First, some details. The President’s proclamation suspends the entry of any individual seeking to enter the United States as an “immigrant” who (a) is outside the United States on the effective date of the proclamation (the proclamation went into effect at 11:59 pm (ET) on April 23, 2020), (b) does not have a valid immigrant visa as of April 23, 2020, and (c) does not have a valid official travel document as of April 23, 2020, or issued on any date thereafter. The proclamation is in effect for sixty days.

The following individuals are exempt from the President’s proclamation: (a) lawful permanent residents (i.e., Green Card holders); (b) individuals, and their spouses and children, seeking to enter the U.S. on an immigrant visa as a physician, nurse, or other healthcare professional, to perform medical research or other work essential to combatting COVID-19, as determined by the Department of Homeland Security (“DHS”) and the Department of State (“DOS”); (c) individuals applying for a visa to enter the U.S. pursuant to the EB-5 immigrant investor visa program; (d) spouses and children under the age of 21 of U.S. citizens, including prospective adoptees on certain types of visas; (e) individuals who would further important U.S. law enforcement objectives (again, as determined by DHS and DOS); (e) members of the U.S. Armed Forces and their spouses and children; (f) Afghan and Iraqi nationals who were translators/interpreters or employed by the U.S. government and their spouses or children seeking entry pursuant to a Special Immigrant Visa; and (g) individuals whose entry would be in the national interest (also as determined by DHS and DOS).

But here’s the thing. As I alluded to at the outset, most routine visa services at U.S. embassies and consulates across the world have been suspended since March 20, 2020. (1) U.S. Citizenship and Immigration Services (“USCIS”) has, until at least June 4, 2020, suspended in-person services (although it does continue to accept and process applications and petitions, which are processed at its “service centers”, which are not accessible to the general public). The U.S. borders with Canada and Mexico are closed for non-essential travel until, at this point, at least May 20, 2020. And, with few exceptions, the entry of individuals who were in countries such as China, Iran, the United Kingdom, and Ireland, during the 14-day period immediately before their desired date of entry into the United States, has also been suspended. (2)

Interestingly, though for purposes here, individuals who hold nonimmigrant visas (i.e., temporary visas like tourist visas or some work visas) are not prohibited from coming to the United States under the Proclamation. Why not? The President’s proclamation requires a review of temporary visa programs within thirty days and seeks recommendations to stimulate the U.S. economy to ensure “the prioritization, hiring and employment” of U.S. workers. And there you have it. “It’s the economy stupid!”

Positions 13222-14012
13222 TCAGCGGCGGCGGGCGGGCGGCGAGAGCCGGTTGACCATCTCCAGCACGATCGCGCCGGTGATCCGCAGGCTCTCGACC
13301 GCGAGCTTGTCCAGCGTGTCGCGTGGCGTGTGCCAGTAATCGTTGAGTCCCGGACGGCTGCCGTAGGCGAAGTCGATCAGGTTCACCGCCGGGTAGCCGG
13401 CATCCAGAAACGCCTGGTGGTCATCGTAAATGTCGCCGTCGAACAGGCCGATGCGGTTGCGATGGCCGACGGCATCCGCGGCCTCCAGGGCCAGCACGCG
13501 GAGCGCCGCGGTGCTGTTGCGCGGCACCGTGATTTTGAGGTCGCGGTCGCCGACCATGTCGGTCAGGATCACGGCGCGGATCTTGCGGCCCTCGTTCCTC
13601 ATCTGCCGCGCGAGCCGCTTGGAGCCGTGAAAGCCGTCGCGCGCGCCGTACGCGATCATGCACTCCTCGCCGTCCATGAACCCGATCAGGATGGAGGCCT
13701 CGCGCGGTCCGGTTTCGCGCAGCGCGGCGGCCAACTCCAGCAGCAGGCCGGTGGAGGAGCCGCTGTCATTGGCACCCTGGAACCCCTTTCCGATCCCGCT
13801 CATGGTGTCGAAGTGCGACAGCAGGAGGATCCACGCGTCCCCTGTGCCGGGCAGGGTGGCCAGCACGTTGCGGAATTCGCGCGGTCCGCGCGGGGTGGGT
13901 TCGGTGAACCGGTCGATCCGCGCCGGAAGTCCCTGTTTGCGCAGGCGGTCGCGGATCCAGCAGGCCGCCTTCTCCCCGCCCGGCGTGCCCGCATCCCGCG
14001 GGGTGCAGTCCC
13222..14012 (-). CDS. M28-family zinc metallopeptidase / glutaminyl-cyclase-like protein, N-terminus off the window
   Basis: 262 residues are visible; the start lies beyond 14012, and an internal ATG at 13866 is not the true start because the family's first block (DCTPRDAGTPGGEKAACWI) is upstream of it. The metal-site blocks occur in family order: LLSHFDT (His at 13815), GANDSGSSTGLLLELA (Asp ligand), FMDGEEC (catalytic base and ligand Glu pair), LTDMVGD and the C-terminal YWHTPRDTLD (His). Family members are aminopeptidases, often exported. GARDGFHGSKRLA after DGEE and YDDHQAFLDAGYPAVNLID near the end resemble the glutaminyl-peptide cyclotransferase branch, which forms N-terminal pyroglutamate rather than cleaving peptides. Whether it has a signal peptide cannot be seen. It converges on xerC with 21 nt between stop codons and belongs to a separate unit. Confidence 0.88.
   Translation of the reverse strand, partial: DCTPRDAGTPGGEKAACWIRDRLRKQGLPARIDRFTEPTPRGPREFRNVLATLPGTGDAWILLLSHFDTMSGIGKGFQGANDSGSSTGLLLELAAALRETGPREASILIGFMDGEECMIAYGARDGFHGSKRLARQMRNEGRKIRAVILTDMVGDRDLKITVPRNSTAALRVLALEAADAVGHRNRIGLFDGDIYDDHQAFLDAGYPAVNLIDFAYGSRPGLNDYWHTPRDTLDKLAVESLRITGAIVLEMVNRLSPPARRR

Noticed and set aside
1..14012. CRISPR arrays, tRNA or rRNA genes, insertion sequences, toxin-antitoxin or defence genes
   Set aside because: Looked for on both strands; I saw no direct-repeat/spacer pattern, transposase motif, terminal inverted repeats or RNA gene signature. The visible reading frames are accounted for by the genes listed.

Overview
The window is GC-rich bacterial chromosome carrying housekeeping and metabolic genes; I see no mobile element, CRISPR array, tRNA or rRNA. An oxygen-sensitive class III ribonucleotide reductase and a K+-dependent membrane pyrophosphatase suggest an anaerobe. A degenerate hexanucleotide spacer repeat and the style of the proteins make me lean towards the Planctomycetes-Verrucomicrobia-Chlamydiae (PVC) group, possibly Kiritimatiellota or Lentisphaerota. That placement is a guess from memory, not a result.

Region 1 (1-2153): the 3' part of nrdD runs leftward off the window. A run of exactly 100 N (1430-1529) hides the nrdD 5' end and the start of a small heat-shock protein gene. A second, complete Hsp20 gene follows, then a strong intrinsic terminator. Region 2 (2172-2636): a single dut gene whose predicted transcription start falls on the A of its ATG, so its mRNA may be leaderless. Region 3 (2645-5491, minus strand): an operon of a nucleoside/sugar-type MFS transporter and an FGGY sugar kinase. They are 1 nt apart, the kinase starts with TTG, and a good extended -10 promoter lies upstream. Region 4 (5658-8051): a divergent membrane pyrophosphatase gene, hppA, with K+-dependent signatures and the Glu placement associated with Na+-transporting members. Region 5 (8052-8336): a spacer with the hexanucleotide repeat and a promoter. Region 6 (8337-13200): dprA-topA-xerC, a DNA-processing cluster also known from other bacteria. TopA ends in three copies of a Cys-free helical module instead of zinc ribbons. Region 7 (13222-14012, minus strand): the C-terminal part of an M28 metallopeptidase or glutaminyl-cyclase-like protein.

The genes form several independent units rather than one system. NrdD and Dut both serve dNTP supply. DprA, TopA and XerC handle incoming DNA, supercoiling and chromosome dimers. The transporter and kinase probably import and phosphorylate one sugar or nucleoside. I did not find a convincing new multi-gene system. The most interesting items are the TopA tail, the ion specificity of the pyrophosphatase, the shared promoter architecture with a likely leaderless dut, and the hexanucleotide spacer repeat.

In the face of all the criticism about how he personally has handled (or mishandled) the COVID-19 pandemic, I am surprised it took so long before he resorted to distraction, blame, and fearmongering. Instead of focusing on the public health crisis that we’re all dealing with on a daily basis, the President has cloaked the proclamation as a means to “put unemployed Americans first” amid the massive job losses that all workers (both U.S. and foreign born) are experiencing as a result of COVID-19. It’s nothing more than a political ploy. It’s fodder for his political base.

I have written about, and substantiated, on a number of occasions, that immigrants create jobs, are innovators and entrepreneurs, and meet important U.S. workforce needs. A study written by Madeline Zavodny, an economics professor at the University of North Florida, for the National Foundation for American Policy, concluded, “The results of the state-level analysis indicate that immigration does not increase U.S. natives’ unemployment or reduce their labor force participation. Instead, having more immigrants reduces the unemployment rate and raises the labor force participation rate.” (3)

When the proclamation was announced, and even days before with the lead-up, I was getting panicked calls from current and potential clients about what impact the President’s proclamation would have on their cases or situation. This is nothing more than a distraction to what I personally believe is the real issue. The President’s concern over the election.

I am not at all suggesting that our government should not be doing something to control the entry of any individual into the United States who may have been, during the 14-day period immediately before their desired date of entry into the United States, in an area that is severely impacted by COVID-19. Not at all. But the President’s policy of limiting immigrants from entry into the United States has no rational basis. He’s not saving American jobs; he’s also not making us any safer or more secure. To restore our country’s health, physically, mentally and economically, we need to keep our focus on moving forward together. We are stronger together.